We analyzed bindin from male Patiria miniata collected from an intertidal habitat near the Bamfield Marine Sciences Centre (48° 49′ N, 125° 9′ W). We used the same approach previously described for discovery and characterization of abalone gamete recognition genes (Aagaard et al. 2006) to prepare total RNA from P. miniata testes by guanidinium/cesium chloride centrifugation, isolate mRNA, directionally clone cDNA fragments, sequence randomly selected clones (~1000), process these single-strand sequences, and assemble expressed sequence tags (ESTs) into contigs. BlastX comparison of the ESTs against the nonredundant protein database at the National Center for Biotechnology Information (www.ncbi.nih.gov) was used to identify significant sequence similarities to sea urchin bindin. We used those provisionally identified bindin ESTs as the basis for design of primers (Table 1) for rapid amplification of cDNA ends (RACE; see Aagaard et al. 2006) to extend the partial bindin sequence from the EST library into a full-length coding sequence (GenBank accession FJ439659). We supplemented the RACE results with targeted amplifications of coding sequences from double-stranded cDNA. We used some of the same primers for PCR amplification from genomic DNA: amplicons that were larger than the size predicted from the coding sequence were cloned and sequenced from both directions in order to characterize the associated intron (GenBank accession FJ517556).
We repeated the comparison of the full-length coding sequence to the nonredundant protein database; searched for repetitive domains in RADAR (www.ebi.ac.uk/Radar); searched for other domains in SMART (smart.emblheidelberg.de); searched for peptide cleavage sites in ProP (www.cbs.dtu.dk/services/ProP/); and characterized several features of the predicted bindin peptide in ProtParam (ca.expasy.org/cgi-bin/protparam) and ProtScale (ca.expasy.org/tools/protscale.html). The RADAR results were combined with visual alignment of sequences to generate a nucleotide alignment of codons from repetitive domains. This alignment was used to calculate the ratio of nonsynonymous to synonymous nucleotide substitution rates (ω) between repeats in SNAP (www.hiv.lanl.gov/content/sequence/SNAP).
We confirmed the expression of the predicted bindin protein in P. miniata sperm by the same tandem mass spectrometry (MS/MS) method previously used to successfully identify predicted proteins from complex protein mixtures (e.g., Aagaard et al. 2006). Total sperm proteins from four individual males were precipitated with 25% trichloroacetic acid, washed twice with 100% acetone, and dried in a speedvac. Protein pellets were solubilized, reduced and alkylated, and then digested with trypsin as described previously (Aagaard et al. 2006). The resulting peptides were separated by HPLC and electrosprayed directly into an LTQ linear ion-trap mass spectrometer (ThermoFinnigan, San Jose, CA). The acquired tandem mass spectra were searched against a database containing the 6-reading-frame translations of P. miniata testis ESTs, the full length P. miniata bindin protein, proteins of common contaminants (e.g. trypsin, keratin), and a shuffled decoy database using a parallelized implementation of SEQUEST (MacCoss et al. 2002; Sadygov et al. 2002). The program DTASelect (Tabb et al. 2002) was used to filter the peptide identifications and assemble the peptides and proteins, with DTASelect filters adjusted to produce protein identifications with a false discovery rate of ≤ 5%. Finally, peptides identified from all four sperm protein samples were pooled and mapped to the full bindin protein sequence.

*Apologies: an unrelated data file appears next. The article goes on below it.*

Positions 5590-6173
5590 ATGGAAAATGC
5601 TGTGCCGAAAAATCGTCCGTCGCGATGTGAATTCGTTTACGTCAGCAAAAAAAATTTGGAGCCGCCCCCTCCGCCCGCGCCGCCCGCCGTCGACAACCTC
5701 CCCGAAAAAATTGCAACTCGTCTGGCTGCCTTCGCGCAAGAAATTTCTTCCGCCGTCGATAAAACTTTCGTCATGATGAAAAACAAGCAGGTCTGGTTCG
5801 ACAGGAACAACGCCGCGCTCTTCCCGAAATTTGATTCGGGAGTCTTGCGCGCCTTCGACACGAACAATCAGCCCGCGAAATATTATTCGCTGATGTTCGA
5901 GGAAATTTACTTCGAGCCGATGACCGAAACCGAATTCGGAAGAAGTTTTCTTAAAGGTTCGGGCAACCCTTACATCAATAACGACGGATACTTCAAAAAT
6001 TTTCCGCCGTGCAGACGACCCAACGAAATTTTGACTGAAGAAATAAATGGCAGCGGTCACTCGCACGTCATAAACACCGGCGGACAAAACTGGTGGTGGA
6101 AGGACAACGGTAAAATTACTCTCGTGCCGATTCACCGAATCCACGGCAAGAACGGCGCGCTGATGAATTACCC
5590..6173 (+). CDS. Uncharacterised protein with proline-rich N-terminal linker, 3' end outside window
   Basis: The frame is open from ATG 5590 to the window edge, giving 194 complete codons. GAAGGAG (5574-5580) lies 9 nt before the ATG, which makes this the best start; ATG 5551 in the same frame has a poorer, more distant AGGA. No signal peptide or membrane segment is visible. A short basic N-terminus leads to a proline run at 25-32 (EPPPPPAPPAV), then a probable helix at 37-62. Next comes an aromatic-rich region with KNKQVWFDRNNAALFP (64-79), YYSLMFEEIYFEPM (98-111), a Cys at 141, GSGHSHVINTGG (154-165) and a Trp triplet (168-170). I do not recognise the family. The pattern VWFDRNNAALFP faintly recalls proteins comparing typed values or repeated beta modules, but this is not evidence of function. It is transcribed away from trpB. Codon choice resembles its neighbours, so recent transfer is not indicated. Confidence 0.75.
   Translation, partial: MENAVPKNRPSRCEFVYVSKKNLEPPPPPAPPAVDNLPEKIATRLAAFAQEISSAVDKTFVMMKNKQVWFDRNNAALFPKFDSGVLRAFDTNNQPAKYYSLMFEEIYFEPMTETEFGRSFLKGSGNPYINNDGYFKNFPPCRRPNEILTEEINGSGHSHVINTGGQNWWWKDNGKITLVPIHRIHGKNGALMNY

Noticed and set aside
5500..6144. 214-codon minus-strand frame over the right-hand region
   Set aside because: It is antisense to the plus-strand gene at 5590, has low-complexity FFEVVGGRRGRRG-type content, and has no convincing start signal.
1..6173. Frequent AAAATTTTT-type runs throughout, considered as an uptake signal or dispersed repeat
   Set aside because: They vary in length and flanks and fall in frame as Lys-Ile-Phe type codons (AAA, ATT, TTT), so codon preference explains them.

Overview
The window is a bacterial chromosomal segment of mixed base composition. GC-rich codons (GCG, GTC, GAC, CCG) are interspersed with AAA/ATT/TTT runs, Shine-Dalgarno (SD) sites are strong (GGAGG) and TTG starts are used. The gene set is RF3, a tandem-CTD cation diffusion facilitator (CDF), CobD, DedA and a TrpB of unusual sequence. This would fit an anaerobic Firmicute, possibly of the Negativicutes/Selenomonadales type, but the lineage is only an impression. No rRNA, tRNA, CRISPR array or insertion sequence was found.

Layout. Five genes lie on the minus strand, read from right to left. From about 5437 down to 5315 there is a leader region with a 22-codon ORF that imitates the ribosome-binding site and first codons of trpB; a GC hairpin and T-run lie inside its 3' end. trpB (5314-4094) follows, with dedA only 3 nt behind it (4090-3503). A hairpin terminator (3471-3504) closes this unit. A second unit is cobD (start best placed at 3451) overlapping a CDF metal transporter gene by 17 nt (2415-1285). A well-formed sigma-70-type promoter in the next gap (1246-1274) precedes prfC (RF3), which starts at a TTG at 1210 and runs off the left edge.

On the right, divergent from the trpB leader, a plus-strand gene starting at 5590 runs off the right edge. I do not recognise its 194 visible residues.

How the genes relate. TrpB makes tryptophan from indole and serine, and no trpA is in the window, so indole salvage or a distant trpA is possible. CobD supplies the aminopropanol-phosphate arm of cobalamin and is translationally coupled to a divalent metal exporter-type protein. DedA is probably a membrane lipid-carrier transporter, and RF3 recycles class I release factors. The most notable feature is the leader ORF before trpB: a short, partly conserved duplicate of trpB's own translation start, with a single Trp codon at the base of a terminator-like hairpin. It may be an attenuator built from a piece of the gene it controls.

One contig from the EST library (EX452594, 1484 bp) was similar to a large number of sea urchin bindin genomic and cDNA sequences (expectation values as low as E = 0.0003). The major source of this similarity was a sequence corresponding to the so-called invariant core region of sea urchin bindin (Vacquier et al. 1995; Zigler and Lessios 2005). The 3’ RACE sequences included the stop codon, a 703 bp 3’ untranslated region, and the poly-A tail. Initial 5’ RACE results showed several different repetitive regions, plus sequences that matched an EST (EX452859, 810 bp) from near the 5’ end of the gene for which we found no significant BlastX or BlastN similarity to other sequences in the databases. Because the repetitive region between the invariant core and the start codon was large and included some long repeats (~100 bp), we were not able to use RACE amplicons alone to sequence through the entire repetitive region and obtain a confidently aligned complete coding sequence. For this reason, we supplemented the EST and RACE results with sequences from PCR products amplified from cDNA using additional primers designed from the preliminary RACE results (see Fig. 1, Table 1).